Again, you are now flavoring your nasty warm beer with delicious bratwurst spices and flavors, not the other way around.
Skip the baths.
If you need to hold the brats put them in an aluminum pan covered with aluminum foil. You can even place them in an oven set to “Warm, no higher than 170 deg F.
This will hold the brats at a food-safe temperature without overcooking them until they are ready to be served.
Serving the Brats with Beer and Onions
Ok, here is where you can finally have some (more) fun with beer!
Following this method will give you all the beer and onion flavor you have been desperately hoping for WITHOUT losing your brat flavor in the process.
- Slice up 3-5 large onions, depending on the size crowd you are serving.
- Fill a a wide shallow saute pan with the onions and turn the heat to medium-high.
- Pour 1-2 cans of beer into the saute pan until the liquid it is about 1 inch high and mostly covering the onions.
- Simmer uncovered for about 20-30 minutes until the beer is soaked into the onions and the rest evaporates.
- Once the beer has evaporated, add about 1/2 a stick of butter to the skillet and continue to cook the onions down over medium heat, stirring occasionally, until they are a deep rich brown color and are very soft. This may take another 30-60 minutes depending on the size of your pan and the amount of onions.
- Salt to taste.
You now have the most delicious beer-flavored fried onions you’ve ever tasted that you can put right on top of your perfectly cooked, intact, fully seasoned bratwurst.
Frequently Asked Questions about Grilling Brats on a Propane Gas Grill
Should I steam my brats?
No. We don’t steam meat ’round here partner.
But if you are feeling more adventurous, you could try smoking them. Click HERE to check out our favorite method.
Smoked Bratwurst are excellent.
What happens if the casing bursts?
If the casing bursts on your brat, it’s best to just turn the grill off, tell everyone to go home, and crawl back into bed.
No, not really.
It is really not the end of the world if this happens, you will just have lost some of the juices and flavor from the brat. It’s still going to be delicious. Give it to one of the kids or your least favorite relative.
Again, watch your temperatures, don’t have your “cooler” side cranked up too high, and don’t leave the brats on the “hot” side for too long.
How can I check the internal temperature without piercing the casing and losing all my juices?
If you haven’t cooked brats often before, and don’t have a feel for how long they take to cook on your grill, you may have to sacrifice one brat to the meat heavens.
Again, it’s not the end of the world to have a small hole poked in one brat.
Just don’t go checking every single one of them and poking multiple spots in each sausage.
You will surely find yourself with a bunch of greasy flare ups and drier meat if you do.
Is it okay if the brats are slightly pink?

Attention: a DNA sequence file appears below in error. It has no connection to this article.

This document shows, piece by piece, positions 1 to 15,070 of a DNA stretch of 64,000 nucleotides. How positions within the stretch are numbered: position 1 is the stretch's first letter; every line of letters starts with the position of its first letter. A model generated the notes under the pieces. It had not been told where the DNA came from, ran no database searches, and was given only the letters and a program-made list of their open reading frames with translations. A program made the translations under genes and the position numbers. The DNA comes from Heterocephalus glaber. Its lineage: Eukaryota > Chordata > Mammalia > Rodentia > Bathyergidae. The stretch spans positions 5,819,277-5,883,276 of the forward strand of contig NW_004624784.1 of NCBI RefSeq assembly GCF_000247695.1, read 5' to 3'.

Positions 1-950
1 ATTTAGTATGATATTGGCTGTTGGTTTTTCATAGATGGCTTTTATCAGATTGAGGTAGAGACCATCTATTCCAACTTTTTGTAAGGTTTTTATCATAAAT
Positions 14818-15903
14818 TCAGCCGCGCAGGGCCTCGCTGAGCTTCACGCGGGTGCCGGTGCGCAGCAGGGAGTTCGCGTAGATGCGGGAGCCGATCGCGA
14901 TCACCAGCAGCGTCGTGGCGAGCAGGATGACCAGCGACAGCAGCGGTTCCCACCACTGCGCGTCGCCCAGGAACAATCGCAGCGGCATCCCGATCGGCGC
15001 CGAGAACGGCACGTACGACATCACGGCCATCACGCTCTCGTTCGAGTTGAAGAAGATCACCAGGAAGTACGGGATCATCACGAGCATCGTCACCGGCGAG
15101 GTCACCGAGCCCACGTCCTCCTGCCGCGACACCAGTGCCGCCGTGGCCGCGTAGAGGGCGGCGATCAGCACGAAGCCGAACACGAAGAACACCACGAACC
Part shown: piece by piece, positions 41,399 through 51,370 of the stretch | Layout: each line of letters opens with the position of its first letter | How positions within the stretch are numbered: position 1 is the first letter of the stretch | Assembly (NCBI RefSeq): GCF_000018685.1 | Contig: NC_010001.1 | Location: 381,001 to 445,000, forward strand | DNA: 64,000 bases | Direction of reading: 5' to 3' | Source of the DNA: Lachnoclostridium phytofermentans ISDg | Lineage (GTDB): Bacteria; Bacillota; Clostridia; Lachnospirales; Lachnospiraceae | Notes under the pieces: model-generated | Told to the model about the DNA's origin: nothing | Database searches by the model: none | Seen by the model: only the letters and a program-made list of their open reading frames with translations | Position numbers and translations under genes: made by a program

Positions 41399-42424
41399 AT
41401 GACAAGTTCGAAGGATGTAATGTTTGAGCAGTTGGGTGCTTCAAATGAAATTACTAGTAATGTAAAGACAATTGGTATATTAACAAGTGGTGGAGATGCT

There is some confusion because the USDA revised the safe cooking temperature for beef, veal, and pork in 2011 to just 145 degrees Fahrenheit.
However, this is for WHOLE cuts of meat like steaks and chops, and the guidance also includes HOLDING the meat at that temperature for a specified period of time to kill all the harmful bacteria.
Anything with GROUND pork, veal, and/or beef, such as bratwurst, should still be cooked to an internal temperature of 165 deg F.
If you cook to this temperature the meat will likely not be pink. Some brands and styles of german sausage may still APPEAR pinkish due to the seasonings used when making them, even when fully cooked.
That is why instant read thermometers are your friends and you should never rely solely on color to determine the doneness of ANY meat.
What Other Food Can I Make on the Grill?
Looking for some more smoky inspiration?
Check out some of our other great recipes of smoked and grilled food to try out at your next outdoor BBQ!
- Smoked Fresh Ham with Dark Rum Citrus Glaze
- Smoked Leg of Lamb with Guinness Marinade
- Smoked Bratwurst
- Smoked Gouda Cheese
- Smoked Oysters
- Pellet Grilled Steak
- Pellet Grill Turkey
Trash Can Turkey – OK, technically not made on a grill but one of the most fun ways there is to cook a Turkey…at over 700 degrees in only 2 hours! You’ve got to check it out!
Propane Grilled Brats with Beer Braised Onions
- Propane Grill
- Instant Read Thermometer
- BBQ Tongs
- BBQ Gloves
- Wide Shallow Saute Pan
- Cutting Board
- 6 Bratwursts uncooked
- Cooking Oil
Beer Braised Onions
- 5 Large Yellow Onions
- 1 Can Beer
- 4 Tbsp Salted Butter
Beer Braising the Onions
- Slice 5 Large Onions
- Place the onions in the Saute Pan
- Pour beer into saute pan until it is about an inch high in the pan and turn to medium high heat
- Stir the onions around until they are mostly covered by the beer. Simmer uncovered until all the ber has evaporated and absorbed into the onions, about 20-30 minutes.
- Add butter to onions and reduce heat to medium-low. Cook uncovered, stirring frequently 45-60 minutes until onions have caramelized and are a rich golden brown color.
- Remove from heat and serve over the bratwurst. Onions can be reheated gently before serving in the saute pan over medium-low heat if they cool too much while you are finishing the brats.
Grilling the Brats
- Preheat your grill with all burners on High to the highest temperature it will go for 20 minutes.
- Clean the grill grates with a good nylon grill brush
- Set up the grill for 2 zone heating: 1 side searing hot and the other side on a medium-low setting.
- Coat the Brats in a cooking oil of your choice to prevent them from sticking to the grates
- Place the brats on the cooler side and close the lid, turning frequently, until the internal temperature reaches 150° F, which should take about 20 minutes.
- Move the partially cooked brats over to the hot side and sear, uncovered, for abut 1-2 minutes per side until skin is crispy and a dark brown color. Do NOT let the skin burst from to much heat exposure.
- Move the brats back to the cooler side and continue to cook, if needed, until the internal temperature reaches 165° F.
- Remove the brats from the grill, let rest 5-10 minutes, and serve on a bun with the grilled onions and your choice of condiments.
4 CommentsLeave a Reply
Great suggestion for the onions!
I never coated the brats in oil before, but not one burst on me this time. Will continue to do…thanks!
Thanks For Sharing this amazing recipe. My family loved it. I will be sharing this recipe with my friends. Hope the will like it.
Thanks Ashok, glad you enjoyed it.